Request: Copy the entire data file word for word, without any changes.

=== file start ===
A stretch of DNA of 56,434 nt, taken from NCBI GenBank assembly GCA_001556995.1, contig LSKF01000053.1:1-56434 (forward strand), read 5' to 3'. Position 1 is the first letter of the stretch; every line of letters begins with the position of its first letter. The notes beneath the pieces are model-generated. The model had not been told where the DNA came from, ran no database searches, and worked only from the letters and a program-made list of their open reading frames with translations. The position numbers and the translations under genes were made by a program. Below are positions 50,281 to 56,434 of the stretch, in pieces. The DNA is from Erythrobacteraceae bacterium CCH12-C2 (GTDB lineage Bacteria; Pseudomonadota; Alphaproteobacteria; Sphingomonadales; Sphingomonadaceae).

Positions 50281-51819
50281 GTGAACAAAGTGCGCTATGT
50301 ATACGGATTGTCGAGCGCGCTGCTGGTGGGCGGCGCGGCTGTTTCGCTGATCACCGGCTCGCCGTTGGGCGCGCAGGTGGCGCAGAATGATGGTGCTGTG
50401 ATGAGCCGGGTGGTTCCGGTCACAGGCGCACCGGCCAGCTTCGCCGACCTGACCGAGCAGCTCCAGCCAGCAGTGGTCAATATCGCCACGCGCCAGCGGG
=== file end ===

A stretch of DNA of 56,434 nt, taken from NCBI GenBank assembly GCA_001556995.1, contig LSKF01000053.1:1-56434 (forward strand), read 5' to 3'. Position 1 is the first letter of the stretch; every line of letters begins with the position of its first letter. The notes beneath the pieces are model-generated. The model had not been told where the DNA came from, ran no database searches, and worked only from the letters and a program-made list of their open reading frames with translations. The position numbers and the translations under genes were made by a program. Below are positions 50,281 to 56,434 of the stretch, in pieces. The DNA is from Erythrobacteraceae bacterium CCH12-C2 (GTDB lineage Bacteria; Pseudomonadota; Alphaproteobacteria; Sphingomonadales; Sphingomonadaceae).

Positions 50281-51819
50281 GTGAACAAAGTGCGCTATGT
50301 ATACGGATTGTCGAGCGCGCTGCTGGTGGGCGGCGCGGCTGTTTCGCTGATCACCGGCTCGCCGTTGGGCGCGCAGGTGGCGCAGAATGATGGTGCTGTG
50401 ATGAGCCGGGTGGTTCCGGTCACAGGCGCACCGGCCAGCTTCGCCGACCTGACCGAGCAGCTCCAGCCAGCAGTGGTCAATATCGCCACGCGCCAGCGGG